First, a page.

Let’s start with a quote from a veteran real estate analyst of Southern California, G.U. Krueger, “If home prices and jobs are an indication, prosperity may be re-emerging in California”. In fact, according to analysts with Clear Capital, home prices in February this year grew by double digit rates from a year ago in nearly every metropolitan area deemed important for statistical reasons. Probably some of the best news was that inland areas, hard hit by the foreclosure and short sale wave, also showed serious growth and promise. This is significant because jobs in these regions are more about growth stability, workers and manufacturing as opposed to high tech and Internet or stock market; job divisions sometimes seen as leading vocations along the coast.

UCLA also posted predictions that Orange County would see strong gains and continuing job growth. Their current prediction is that OC should return to pre recession job levels around 2016. Unemployment is expected to drop to 6.8% this year compared with 7.6% a year ago and level off at 4.6%. In 2016.

No doubt everyone has read about or personally experienced the tight inventory, yes a serious lack of homes for sale. Not only is the desire to buy right now so high because of the low prices, signaling the bottom of the market that we hit last year; but also, more importantly, is the historically low interest rates. These rates are allowing the buying public to get up to as much as 30% more house for their money with no fear of a bubble. WHY?...Because these are real loans for people who have been strenuously qualified. If you have gotten a home loan recently, you know that this is true. That is real qualification and the loans being fixed versus ridiculous stated loans and interest only 3 year adjustables, which have gone by the wayside, thankfully. Now is the time to try and find and buy your dream home.



The number of OC homes facing foreclosure fell 55% over the previous 9 months ending in February, a decrease of nearly 5,000 properties that were previously in some form of foreclosure, according to CoreLogic. Another data provider, DataQuick, had a similar report. Southern California, comprised of Ventura, LA, San Bernardino, Riverside, Orange, and San Diego counties, reported 20,879 Notices of Default for 4th quarter 2012 as compared with 34,013 for the same period 2011. Orange county went from 4,297 to 2,169 and that is how the 55% decline is figured. Part of the decline is in response to new foreclosure laws which require an additional 30 day warning period in writing before the NOD can be placed on a property. Lenders are preferring to have properties go through a short sale. Thankfully, lenders are catching up with the learning curve and most now have procedures in place which actually can expedited the short sale process.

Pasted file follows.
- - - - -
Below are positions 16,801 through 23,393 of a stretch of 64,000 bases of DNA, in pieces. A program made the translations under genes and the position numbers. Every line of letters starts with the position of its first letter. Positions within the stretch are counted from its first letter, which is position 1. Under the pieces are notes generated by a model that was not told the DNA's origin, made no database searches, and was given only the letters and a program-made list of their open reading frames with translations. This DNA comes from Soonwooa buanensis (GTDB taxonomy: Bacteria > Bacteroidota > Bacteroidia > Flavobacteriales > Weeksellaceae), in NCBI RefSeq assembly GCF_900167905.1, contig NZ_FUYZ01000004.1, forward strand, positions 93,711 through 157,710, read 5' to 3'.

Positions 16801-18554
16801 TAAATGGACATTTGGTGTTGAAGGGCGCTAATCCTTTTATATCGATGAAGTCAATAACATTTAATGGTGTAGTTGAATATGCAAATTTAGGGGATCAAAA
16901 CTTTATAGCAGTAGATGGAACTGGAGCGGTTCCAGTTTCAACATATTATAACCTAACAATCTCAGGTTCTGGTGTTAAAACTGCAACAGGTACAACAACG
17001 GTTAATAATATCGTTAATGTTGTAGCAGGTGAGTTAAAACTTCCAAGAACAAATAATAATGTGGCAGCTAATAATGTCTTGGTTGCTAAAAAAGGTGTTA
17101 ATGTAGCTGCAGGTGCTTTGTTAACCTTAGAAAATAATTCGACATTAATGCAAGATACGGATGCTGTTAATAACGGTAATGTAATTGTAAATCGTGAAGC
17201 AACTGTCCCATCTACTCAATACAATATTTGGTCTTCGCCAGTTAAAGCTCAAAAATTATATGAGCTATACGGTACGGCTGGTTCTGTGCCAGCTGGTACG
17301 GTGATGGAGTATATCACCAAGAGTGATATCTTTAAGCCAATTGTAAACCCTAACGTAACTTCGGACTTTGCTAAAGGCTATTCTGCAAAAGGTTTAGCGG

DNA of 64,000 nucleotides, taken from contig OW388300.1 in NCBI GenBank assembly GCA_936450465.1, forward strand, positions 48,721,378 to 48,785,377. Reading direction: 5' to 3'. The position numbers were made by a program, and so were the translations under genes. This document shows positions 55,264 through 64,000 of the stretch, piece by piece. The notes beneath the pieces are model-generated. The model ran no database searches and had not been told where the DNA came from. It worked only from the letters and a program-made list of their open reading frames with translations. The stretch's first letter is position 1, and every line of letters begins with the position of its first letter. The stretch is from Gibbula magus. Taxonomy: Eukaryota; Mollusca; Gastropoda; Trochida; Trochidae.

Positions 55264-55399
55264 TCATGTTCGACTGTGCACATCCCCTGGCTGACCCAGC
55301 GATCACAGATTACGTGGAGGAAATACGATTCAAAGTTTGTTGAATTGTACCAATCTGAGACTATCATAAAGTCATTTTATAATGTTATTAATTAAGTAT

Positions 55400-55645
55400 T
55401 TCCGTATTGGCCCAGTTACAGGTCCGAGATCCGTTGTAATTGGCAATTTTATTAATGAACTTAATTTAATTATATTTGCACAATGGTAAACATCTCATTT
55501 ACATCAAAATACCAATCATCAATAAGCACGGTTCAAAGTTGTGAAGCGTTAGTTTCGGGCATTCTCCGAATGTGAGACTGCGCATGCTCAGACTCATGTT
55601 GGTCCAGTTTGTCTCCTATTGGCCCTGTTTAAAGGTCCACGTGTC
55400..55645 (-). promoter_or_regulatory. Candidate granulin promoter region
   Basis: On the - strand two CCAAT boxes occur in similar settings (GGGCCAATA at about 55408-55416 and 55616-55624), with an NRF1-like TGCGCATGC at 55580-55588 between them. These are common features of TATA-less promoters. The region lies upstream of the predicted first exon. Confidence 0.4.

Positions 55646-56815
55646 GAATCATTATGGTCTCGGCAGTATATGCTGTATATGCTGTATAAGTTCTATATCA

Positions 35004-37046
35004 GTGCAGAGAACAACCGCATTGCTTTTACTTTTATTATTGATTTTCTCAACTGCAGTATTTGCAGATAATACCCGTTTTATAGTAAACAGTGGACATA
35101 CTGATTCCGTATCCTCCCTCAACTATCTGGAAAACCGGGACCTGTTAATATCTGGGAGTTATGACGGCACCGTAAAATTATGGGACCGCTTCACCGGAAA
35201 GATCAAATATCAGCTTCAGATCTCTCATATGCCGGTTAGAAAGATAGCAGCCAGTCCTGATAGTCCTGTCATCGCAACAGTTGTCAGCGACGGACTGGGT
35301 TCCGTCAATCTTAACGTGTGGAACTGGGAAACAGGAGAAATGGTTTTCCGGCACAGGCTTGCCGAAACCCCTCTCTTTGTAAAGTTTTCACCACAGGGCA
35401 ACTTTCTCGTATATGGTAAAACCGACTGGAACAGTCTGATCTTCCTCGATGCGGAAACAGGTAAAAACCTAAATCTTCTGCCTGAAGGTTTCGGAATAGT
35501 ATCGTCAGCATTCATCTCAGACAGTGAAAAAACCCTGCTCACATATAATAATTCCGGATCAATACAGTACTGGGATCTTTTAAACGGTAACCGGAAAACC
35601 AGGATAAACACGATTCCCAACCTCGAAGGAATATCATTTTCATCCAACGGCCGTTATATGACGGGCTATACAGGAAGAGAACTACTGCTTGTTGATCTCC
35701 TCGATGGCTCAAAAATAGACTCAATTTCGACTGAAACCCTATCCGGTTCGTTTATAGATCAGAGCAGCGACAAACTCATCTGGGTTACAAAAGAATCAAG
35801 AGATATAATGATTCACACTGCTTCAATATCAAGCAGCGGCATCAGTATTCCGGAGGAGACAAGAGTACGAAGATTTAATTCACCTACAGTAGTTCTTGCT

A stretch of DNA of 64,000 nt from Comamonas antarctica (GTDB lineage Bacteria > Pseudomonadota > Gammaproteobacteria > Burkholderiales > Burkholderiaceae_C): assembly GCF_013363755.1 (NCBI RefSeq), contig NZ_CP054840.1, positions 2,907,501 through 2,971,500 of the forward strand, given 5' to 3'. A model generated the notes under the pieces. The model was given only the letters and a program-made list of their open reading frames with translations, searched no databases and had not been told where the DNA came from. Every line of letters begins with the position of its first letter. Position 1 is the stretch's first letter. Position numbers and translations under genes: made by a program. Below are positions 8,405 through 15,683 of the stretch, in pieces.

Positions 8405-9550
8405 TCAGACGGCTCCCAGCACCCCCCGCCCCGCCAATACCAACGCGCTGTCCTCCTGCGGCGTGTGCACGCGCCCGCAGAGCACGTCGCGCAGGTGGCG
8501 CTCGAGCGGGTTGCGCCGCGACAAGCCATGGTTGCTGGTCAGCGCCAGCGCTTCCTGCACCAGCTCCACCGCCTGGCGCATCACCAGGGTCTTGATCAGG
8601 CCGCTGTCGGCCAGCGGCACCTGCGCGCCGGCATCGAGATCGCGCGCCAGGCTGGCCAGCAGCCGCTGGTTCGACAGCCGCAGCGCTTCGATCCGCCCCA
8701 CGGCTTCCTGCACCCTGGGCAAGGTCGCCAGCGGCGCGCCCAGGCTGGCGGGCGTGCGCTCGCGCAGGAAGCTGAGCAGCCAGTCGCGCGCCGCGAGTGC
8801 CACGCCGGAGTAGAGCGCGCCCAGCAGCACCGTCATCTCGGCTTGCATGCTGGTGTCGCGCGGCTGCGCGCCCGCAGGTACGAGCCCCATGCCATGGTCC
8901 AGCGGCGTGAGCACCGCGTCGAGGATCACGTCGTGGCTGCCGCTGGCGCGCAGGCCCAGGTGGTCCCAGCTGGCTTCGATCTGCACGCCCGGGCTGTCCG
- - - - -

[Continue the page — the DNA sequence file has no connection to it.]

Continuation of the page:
The total number of sales in Southern California was 15,945. The overall median price was $320,000 which is up 20% from the $264,750 of a year ago for the same month. (February is the latest full month available for statistics). Orange County had total sales of 2,252 which was up in sales volume by 6.7%. However pricing was up overall 22.3% with the median overall hitting $477,000. Part of the reason for the large gain, however, is lost when you just look at statistics. Last year, 2012 saw mainly investors flipping houses and cashes buyers buying distressed properties to flip. The market was largely devoid of the upper end seller or buyer. They are now back in force and so some of the price hike should not be seen as a worrisome bubble, but rather a welcome addition to the real estate market of 2013. Every county posted sales volume gains of around 5% except the Inland Empire, which lost a little ground. Every So Cal county posted double-digit pricing gains.



This brief newsletter can hardly accommodate the many subjects that could be discussed. Here is a brief look at some other points to ponder. A recent article mentioned on CNBC has Zillow’s economist worried about housing affordability. Something to watch is how quickly the housing prices are rising compared with wages. This newsletter has addressed the same concerns in previous months. What is keeping home buying in the game plan for most is the historically low interest rates. The Fed announced they could likely stick around until 2016, which coincides with pre recession employment gains. A recent article by Jonathan Lansner (April 10, 2013), economist for the Register newspaper, was asking where inflation is? It appears to be MIA. Gas topping the list, durable goods, food, all seem under control. If we mix the economic cocktail correctly, perhaps job growth will spur wages, before interest rates rise, and when inflation does return, the consumer’s purchasing power will be status quo. There is always room for optimism, even in economics.


Sunday, March 3, 2013